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Earthrise tells the remarkable story of the first photographs of Earth from space and the totally unexpected impact of those images. The Apollo “Earthrise” and “Blue Marble” photographs were beamed across the world some forty years ago. They had an astounding effect, Robert Poole explains, and in fact transformed thinking about the Earth and its environment in a way that echoed throughout religion, culture, and science. Gazing upon our whole planet for the first time, we saw ...
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Earthrise tells the remarkable story of the first photographs of Earth from space and the totally unexpected impact of those images. The Apollo “Earthrise” and “Blue Marble” photographs were beamed across the world some forty years ago. They had an astounding effect, Robert Poole explains, and in fact transformed thinking about the Earth and its environment in a way that echoed throughout religion, culture, and science. Gazing upon our whole planet for the first time, we saw ourselves and our place in the universe with new clarity.
Poole delves into new areas of research and looks at familiar history from fresh perspectives. With intriguing anecdotes and wonderful pictures, he examines afresh the politics of the Apollo missions, the challenges of whole Earth photography, and the story of the behind-the-scenes struggles to get photographs of the Earth put into mission plans. He traces the history of imagined visions of Earth from space and explores what happened when imagination met reality. The photographs of Earth represented a turning point, Poole contends. In their wake, Earth Day was inaugurated, the environmental movement took off, and the first space age ended. People turned their focus back toward Earth, toward the precious and fragile planet we call home.
"This smart and exciting little book sets the historical context for this photo [Earthrise], and is especially fascinating about the almost forgotten Apollo program. . . . This book is rich in the relationship between past and contemporary imagination and the realities of these missions."—William Kowinski, North Coast Journal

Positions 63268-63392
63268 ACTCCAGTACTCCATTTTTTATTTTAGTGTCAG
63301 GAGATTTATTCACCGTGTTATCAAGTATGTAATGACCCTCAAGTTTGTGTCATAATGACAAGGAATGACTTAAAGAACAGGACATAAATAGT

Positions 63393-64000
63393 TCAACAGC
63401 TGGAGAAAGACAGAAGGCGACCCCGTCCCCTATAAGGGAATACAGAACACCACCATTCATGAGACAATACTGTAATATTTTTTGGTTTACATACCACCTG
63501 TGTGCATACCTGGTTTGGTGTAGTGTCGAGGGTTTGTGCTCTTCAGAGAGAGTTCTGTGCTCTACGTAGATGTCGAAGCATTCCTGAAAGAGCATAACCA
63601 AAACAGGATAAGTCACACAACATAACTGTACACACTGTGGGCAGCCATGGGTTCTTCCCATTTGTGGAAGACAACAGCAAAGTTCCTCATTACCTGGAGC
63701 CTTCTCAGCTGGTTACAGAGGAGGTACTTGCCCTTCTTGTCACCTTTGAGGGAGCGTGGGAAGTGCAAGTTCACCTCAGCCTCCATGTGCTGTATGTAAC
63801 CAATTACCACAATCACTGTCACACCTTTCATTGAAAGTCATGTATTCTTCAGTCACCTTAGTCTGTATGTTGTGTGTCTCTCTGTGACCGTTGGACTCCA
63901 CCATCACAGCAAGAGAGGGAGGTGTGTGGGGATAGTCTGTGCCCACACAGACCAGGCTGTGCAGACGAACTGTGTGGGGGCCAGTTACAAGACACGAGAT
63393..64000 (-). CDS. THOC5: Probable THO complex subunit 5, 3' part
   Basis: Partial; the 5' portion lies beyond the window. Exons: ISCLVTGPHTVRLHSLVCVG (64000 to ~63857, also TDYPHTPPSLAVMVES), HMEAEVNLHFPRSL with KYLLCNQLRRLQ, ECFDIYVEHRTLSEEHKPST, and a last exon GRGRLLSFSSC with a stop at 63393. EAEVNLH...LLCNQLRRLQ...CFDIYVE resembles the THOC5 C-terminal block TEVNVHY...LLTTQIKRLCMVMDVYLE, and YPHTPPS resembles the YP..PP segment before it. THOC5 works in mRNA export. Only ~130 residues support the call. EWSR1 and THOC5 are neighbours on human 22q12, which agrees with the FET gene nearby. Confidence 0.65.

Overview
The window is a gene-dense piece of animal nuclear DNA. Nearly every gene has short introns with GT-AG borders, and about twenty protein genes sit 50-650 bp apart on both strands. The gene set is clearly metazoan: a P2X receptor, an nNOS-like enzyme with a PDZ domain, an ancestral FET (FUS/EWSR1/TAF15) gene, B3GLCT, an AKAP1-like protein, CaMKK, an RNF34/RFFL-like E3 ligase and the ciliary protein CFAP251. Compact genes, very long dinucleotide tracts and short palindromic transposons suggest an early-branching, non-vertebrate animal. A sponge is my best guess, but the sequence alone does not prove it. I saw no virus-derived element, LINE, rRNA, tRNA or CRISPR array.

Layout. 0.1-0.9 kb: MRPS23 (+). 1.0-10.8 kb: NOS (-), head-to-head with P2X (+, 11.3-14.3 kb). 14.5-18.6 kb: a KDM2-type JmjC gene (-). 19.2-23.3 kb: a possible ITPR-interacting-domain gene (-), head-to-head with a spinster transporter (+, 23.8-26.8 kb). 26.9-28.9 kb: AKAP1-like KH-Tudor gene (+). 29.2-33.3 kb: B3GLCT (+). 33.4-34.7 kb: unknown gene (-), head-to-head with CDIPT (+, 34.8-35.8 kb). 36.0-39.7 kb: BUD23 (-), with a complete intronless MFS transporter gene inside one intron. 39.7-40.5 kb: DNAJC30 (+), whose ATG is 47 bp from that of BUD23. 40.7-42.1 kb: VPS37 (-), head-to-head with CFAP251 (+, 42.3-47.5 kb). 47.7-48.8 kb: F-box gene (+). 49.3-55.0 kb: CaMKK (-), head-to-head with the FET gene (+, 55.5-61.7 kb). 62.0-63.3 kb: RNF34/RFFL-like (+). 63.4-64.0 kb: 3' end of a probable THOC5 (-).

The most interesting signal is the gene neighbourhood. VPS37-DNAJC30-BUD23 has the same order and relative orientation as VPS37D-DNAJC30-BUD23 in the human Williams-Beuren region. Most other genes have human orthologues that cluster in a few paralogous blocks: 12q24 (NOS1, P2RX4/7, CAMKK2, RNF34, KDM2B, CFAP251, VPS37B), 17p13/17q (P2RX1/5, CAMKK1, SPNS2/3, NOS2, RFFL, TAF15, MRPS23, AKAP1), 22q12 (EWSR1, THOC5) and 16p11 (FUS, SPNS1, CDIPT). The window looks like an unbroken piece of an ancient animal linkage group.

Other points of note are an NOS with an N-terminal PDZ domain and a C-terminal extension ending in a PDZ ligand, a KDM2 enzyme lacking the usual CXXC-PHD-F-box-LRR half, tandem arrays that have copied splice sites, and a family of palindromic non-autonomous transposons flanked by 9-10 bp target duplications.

— William Kowinski,
"A remarkable book."—Susan Salter Reynolds, Los Angeles Times (My book gift choice of this season)
— Susan Salter Reynolds
"Marvelous."—Eve Lichtgarn, The Space Review
— Eve Lichtgarn
Concisely and thoughtfully, British historian Poole reveals the behind-the-scenes story of the first photographs taken of Earth from space, and how those amazing images forever changed our view of the planet, the universe and humanity. The tightly scheduled 1968 Apollo 8 mission was focused on the first lunar orbit, but "Earthrise"-the image of a cloudy blue Earth rising over a starkly monochromatic lunar surface-stunned everyone. Astronaut Frank Borman called it "the most beautiful, heart-catching sight of my life." NASA, at the forefront of the "astrofuturist" movement that saw humanity's future out among the stars, was unprepared for the paradoxical reaction "Earthrise" provoked. Rather than turning people's eyes on a future in space, it refocused them on Earth. For many astronauts, says Poole, the sight "hit with the force of a religious experience," which echoed throughout the world. Fifteen months later came the first Earth Day and the start of an "eco-renaissance" devoted to preserving and protecting "Spaceship Earth." Drawing on historical reports and interviews, Poole smartly delineates the philosophical, spiritual and environmental impact of the photo that reminded humankind of the beauty and fragility of Earth. Photos. (Nov.)Copyright © Reed Business Information, a division of Reed Elsevier Inc. All rights reserved.
List of illustrations ix
List of abbreviations xviii
1 Earthrise, seen for the first time by human eyes 1
2 Apollo 8: from the Moon to the Earth 14
3 A short history of the whole Earth 36
4 From landscape to planet 56
5 Blue marble 82
6 An astronaut's view of Earth 97
7 From Cold War to open skies 116
8 From Spaceship Earth to Mother Earth 141
9 Gaia 170
10 The discovery of the Earth 190